In. vitro evaluation of corpus luteum function of cycling and pregnant rhesus monkeys: Progesterone production by dispersed luteal cells

Richard L. Stouffer, Wilbert E. Nixon, Bela J. Gulyas, David K. Johnson, Gary D. Hodgen

    Research output: Contribution to journalArticlepeer-review

    16 Scopus citations

    Abstract

    Corpus luteum function in the cycling and the pregnant rhesus monkey (Macaca mulatta) was evaluated through short term in vitro studies of progesterone production by suspensions of collagenase-dispersed luteal cells in the presence and absence of exogenous gonadotropin (human chortonic gonadotropin, HCG). Cells from mid-luteal phase of the menstrual cycle secreted progesterone, as measured by accumulation of this hormone in the incubation medium, and responded to the addition of 100 ng HCG/ml with a marked increase in progesterone secretion above basal level (63.7 ± 13.1 versus 24.7 ± 5.5 ng progesterone/ml/5 × 104 cells/ 3 hr, X ± S.E., n = 6; p < 0.05). However, luteal cells from early pregnancy (23-26 days after fertilization) secreted significantly less progesterone than cells of the non-fertile menstrual cycle (3.6 ± 2.4 versus 24.7 ± 5.5 ng/ml/5 × 104 cells/3 hr, n = 3; p < 0.05) and did not respond to HCG with enhanced secretion. By mid-pregnancy (108-118 days gestation) luteal cells exhibited partially renewed function, and near the time of parturition (163-166 days gestation) basal and HCG-stimulated progesterone secretion (30.2 ± 5.6 and 63.0 ± 13.0 ng/ml/5 × 104 cells/3 hr, respectively; n = 3) was equivalent to that of cells from the luteal phase of the non-fertile menstrual cycle. The data suggest that following a period around the fourth week of gestation, when steroidogenic activity is markedly diminished, the corpus luteum of pregnancy progressively reacquires its functional capacity and at term exhibits gonadotropin-sensitive steroidogenesis similar to that of the corpus luteum of the menstrual cycle.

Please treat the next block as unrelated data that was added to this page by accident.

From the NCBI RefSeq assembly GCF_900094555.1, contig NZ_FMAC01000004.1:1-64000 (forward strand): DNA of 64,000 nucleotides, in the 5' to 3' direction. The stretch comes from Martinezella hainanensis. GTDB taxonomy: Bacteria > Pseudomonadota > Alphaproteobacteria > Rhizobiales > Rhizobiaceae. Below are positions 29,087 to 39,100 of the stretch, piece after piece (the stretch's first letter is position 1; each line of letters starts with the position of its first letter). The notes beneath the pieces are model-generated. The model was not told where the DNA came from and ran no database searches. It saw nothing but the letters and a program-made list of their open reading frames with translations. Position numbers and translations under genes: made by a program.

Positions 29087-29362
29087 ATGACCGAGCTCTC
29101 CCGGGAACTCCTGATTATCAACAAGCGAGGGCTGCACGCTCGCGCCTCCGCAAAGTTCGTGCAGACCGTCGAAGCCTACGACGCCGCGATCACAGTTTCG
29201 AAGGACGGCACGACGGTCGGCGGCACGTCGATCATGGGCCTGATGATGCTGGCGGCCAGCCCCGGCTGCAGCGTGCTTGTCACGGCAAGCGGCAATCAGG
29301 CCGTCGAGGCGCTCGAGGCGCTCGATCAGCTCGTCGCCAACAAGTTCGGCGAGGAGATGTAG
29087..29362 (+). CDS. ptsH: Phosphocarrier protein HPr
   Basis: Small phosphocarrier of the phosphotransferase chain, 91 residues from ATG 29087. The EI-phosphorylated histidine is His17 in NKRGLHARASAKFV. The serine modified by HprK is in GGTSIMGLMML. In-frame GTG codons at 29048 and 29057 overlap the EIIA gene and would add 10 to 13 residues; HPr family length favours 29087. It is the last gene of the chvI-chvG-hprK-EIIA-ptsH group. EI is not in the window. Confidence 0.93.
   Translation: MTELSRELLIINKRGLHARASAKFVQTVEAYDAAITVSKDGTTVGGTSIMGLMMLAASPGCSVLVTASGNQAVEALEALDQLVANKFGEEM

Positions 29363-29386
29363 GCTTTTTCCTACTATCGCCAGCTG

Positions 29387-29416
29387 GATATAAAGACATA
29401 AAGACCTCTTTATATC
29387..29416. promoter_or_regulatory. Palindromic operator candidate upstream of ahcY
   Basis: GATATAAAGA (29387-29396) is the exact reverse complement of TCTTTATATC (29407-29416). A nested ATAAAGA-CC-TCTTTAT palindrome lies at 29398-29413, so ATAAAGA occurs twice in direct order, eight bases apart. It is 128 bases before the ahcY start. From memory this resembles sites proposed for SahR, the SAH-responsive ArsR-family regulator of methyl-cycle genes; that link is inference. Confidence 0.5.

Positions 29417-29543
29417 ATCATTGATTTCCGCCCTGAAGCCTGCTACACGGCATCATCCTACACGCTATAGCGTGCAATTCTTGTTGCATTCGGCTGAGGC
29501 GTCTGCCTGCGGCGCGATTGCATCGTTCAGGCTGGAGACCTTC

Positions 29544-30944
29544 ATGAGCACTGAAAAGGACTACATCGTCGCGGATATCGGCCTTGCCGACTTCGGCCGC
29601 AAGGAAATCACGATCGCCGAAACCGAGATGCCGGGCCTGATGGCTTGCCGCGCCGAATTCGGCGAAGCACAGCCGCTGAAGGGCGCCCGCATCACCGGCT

Original languageEnglish (US)
    Pages (from-to)543-551
    Number of pages9
    JournalSteroids
    Volume27
    Issue number4
    DOIs
    StatePublished - Apr 1976

    ASJC Scopus subject areas

    • Biochemistry
    • Molecular Biology
    • Endocrinology
    • Pharmacology
    • Clinical Biochemistry
    • Organic Chemistry

    Fingerprint Dive into the research topics of 'In. vitro evaluation of corpus luteum function of cycling and pregnant rhesus monkeys: Progesterone production by dispersed luteal cells'. Together they form a unique fingerprint.

    Cite this